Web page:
It should be noted that China’s procurement of military equipment has allowed Russian armaments programs to exist. Russia sold modern armaments to China, despite the concerns that China will be able to “copy” the received armaments and then improve them. But the need for money was much greater to worry about such things. As a result, in early 2020 it was concluded that China has surpassed Russia in producing and selling armaments.6

If we look at the ways Russia and China are attempting to shape public opinion in the long term, we can see some differences. Russia tries to do this using publications, demonstrative activities and attempts for its compatriots to become citizens of their country of residence while maintaining their cultural identity in order to establish an intellectual, economic and spiritually-cultural resource in global politics.7 China, in addition to all of this, has established Confucius Institutes that are subordinate to the Chinese Ministry of Education. There are a total of 5,418 Confucius Institutes or classes around the world. These institutes, named after the most known Chinese philosopher, have drawn sharp criticism globally for its foreign policy views – ones that avoid discussing human rights or believe that Taiwan or Tibet are inseparable parts of China. These institutes have been accused of espionage and restricting academic freedom.

“The Confucius Institutes are an attractive brand for our culture to spread abroad,” representative of the Communist Party’s Politburo Li Changchun said in 2011. “They have always been an important investment in expanding our soft power. The brand name “Confucius” is quite attractive. By using language tuition as a cover, everything looks logical and acceptable from the outside.” The leadership of the Communist Party calls these institutes a crucial part of its propaganda toolset abroad, and it is estimated that over the past 12 years China has spent roughly two billion USD on them. The constitution of these institutes9 stipulates that their leadership, personnel, guidelines, tuition materials and most of their funding is ensured by the Hanban institution which is under the Chinese Ministry of Education.10

Both Russian and Chinese citizens either buy or rent property abroad. Russians do this so they have somewhere to go in case the necessity arises.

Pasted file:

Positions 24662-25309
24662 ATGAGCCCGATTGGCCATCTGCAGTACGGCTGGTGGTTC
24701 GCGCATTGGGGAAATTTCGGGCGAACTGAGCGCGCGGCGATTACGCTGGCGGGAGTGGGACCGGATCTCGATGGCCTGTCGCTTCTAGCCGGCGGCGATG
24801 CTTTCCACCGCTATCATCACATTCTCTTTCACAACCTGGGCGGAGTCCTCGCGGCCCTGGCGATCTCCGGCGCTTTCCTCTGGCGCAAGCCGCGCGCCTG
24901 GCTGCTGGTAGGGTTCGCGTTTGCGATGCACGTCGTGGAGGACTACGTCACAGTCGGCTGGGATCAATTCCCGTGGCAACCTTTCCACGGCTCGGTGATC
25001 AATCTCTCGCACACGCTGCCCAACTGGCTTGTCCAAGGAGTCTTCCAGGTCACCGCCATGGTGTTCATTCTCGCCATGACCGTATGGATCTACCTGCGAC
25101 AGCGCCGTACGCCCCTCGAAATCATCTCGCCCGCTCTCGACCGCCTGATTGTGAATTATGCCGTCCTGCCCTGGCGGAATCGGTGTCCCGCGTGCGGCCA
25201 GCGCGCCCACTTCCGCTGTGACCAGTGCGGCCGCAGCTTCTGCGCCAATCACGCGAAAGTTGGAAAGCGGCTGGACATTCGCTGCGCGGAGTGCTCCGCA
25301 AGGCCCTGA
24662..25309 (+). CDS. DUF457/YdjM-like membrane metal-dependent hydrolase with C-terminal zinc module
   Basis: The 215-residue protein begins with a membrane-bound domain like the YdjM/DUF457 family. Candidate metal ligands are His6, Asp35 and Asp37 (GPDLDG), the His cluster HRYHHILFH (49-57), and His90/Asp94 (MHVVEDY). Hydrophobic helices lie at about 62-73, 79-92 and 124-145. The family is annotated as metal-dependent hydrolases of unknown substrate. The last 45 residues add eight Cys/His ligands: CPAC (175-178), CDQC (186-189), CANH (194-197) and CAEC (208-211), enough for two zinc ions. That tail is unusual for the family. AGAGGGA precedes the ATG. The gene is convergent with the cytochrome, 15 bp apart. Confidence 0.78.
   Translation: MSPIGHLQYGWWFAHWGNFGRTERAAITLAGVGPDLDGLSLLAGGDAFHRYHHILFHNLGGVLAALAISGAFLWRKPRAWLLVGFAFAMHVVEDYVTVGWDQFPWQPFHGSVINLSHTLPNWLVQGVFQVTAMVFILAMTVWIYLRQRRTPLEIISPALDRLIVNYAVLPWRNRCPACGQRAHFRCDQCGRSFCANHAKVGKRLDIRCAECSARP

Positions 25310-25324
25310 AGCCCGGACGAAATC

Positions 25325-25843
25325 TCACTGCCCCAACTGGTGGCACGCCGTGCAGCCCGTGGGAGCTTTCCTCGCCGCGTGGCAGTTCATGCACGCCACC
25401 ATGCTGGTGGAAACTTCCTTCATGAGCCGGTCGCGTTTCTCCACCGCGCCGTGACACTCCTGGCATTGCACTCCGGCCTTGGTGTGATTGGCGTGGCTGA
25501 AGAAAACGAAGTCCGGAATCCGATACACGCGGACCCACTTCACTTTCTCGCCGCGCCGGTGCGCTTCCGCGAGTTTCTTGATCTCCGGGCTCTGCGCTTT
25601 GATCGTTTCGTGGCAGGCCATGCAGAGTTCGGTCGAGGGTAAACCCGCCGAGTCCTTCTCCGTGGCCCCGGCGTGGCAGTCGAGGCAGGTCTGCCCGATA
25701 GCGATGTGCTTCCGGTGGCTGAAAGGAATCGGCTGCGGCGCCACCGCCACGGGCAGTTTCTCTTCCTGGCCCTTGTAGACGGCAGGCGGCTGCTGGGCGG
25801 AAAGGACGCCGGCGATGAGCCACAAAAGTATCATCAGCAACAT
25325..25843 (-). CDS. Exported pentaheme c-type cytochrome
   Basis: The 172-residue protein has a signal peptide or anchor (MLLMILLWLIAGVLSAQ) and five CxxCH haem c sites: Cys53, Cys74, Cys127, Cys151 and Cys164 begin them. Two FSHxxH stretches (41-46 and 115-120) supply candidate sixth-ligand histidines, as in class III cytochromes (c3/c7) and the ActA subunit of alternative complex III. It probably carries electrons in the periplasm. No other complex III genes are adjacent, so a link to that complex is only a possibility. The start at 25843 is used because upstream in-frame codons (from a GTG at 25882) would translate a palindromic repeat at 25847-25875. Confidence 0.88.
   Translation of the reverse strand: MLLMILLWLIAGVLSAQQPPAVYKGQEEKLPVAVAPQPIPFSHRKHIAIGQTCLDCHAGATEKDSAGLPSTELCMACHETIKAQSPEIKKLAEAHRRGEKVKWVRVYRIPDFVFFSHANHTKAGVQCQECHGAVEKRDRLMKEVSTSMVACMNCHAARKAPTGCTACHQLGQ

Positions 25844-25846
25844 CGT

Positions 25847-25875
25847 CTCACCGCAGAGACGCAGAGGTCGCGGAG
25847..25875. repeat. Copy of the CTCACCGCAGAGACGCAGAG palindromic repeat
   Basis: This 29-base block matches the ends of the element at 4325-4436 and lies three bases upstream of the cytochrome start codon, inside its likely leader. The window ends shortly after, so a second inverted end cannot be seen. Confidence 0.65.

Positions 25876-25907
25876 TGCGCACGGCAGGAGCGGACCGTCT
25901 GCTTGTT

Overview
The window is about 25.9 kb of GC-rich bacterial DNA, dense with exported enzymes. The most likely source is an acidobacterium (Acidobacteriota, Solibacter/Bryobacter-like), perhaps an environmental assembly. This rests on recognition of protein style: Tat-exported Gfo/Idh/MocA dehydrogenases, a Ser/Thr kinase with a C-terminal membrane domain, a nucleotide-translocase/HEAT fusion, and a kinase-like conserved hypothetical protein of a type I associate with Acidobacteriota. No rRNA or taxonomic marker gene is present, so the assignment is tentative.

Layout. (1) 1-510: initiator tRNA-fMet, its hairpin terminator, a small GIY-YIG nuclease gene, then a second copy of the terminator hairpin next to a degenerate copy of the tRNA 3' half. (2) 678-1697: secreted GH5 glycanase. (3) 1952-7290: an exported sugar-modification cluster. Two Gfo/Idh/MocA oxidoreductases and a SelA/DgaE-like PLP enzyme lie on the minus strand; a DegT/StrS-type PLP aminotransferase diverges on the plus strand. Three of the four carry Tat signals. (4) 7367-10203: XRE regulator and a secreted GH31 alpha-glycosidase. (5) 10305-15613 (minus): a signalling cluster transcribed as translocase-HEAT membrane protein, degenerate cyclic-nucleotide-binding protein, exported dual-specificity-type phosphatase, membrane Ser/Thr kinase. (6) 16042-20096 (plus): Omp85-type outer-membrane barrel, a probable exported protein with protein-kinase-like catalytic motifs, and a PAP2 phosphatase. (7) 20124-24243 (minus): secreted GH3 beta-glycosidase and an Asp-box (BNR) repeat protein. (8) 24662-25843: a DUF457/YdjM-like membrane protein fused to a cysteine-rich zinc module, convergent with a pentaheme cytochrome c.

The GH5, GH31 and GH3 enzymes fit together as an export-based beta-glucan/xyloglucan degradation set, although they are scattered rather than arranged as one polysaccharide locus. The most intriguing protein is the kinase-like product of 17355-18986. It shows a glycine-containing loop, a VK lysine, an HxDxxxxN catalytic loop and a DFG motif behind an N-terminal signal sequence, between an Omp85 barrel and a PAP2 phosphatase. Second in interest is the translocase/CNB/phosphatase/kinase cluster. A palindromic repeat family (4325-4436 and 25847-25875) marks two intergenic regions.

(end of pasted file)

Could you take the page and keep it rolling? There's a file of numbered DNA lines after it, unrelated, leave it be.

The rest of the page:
Chinese citizens and companies slowly rent or purchase large swathes of land in in the Russian Far East. There is no precise estimate of the amount of land handed over to the Chinese, but it is said it could range between 1–1.5 billion hectares.11

What can we conclude from all of this? China and Russia are, in essence, totalitarian states with bloated ambitions. If Russia tries to reach its ambitions in an openly aggressive and shameless manner, then China is doing the same with caution and thought. If Russia often uses military means to reach its goals, China will most likely use financial ones. If Russia attempts to fulfill its ambitions arrogantly, then China achieves the same result with seeming kindness and humility.

Which country has gotten closer to its goal? I believe it is definitely not Russia. In addition, just as the USSR, Russia too believes it is better than China. But for those observing from the sidelines, it is evident that in many areas China has far succeeded Russia and is now even acquiring Russian land.

This brings us back to history – what happens when two totalitarian states share a border? One of them eventually disappears. For now, it seems that China has done everything in its power to stay on the world map.

1 https://ru.wikipedia.org/wiki/%D0%A1%D0%BF%D0%B8%D1%81%D0%BE%D0%BA_%D0%BF%D0%BE%D0%BB%D0%B8%D1%82%D0%B8%D1%87%D0%B5%D1%81%D0%BA%D0%B8%D1%85_%D0%BF%D0%B0%D1%80%D1%82%D0%B8%D0%B9_%D0%9A%D0%9D%D0%A0

2 https://lv.wikipedia.org/wiki/Totalit%C4%81risms

3 https://www.la.lv/komunistiska-kina-publice-vadlinijas-pilsonu-moralas-kvalitates-uzlabosanai

4 https://www.delfi.lv/news/arzemes/devini-konflikti-kas-apdraud-pasauli-2019-gada.d?id=50691613&page=4

5 http://www.russchinatrade.ru/ru/ru-cn-cooperation/investment

6 http://www.ng.ru/economics/2020-01-27/4_7778_weapon.html

7 https://www.tvnet.lv/5684274/krievijas-am-tautiesiem-arzemes-jaklust-par-pilntiesigiem-mitnes-valstu-pilsoniem

8 http://english.hanban.org/node_10971.htm

9 http://english.hanban.org/node_7880.htm

10 https://rebaltica.lv/2019/08/kinas-maigas-varas-rupja-seja/

11 https://www.sibreal.org/a/29278233.html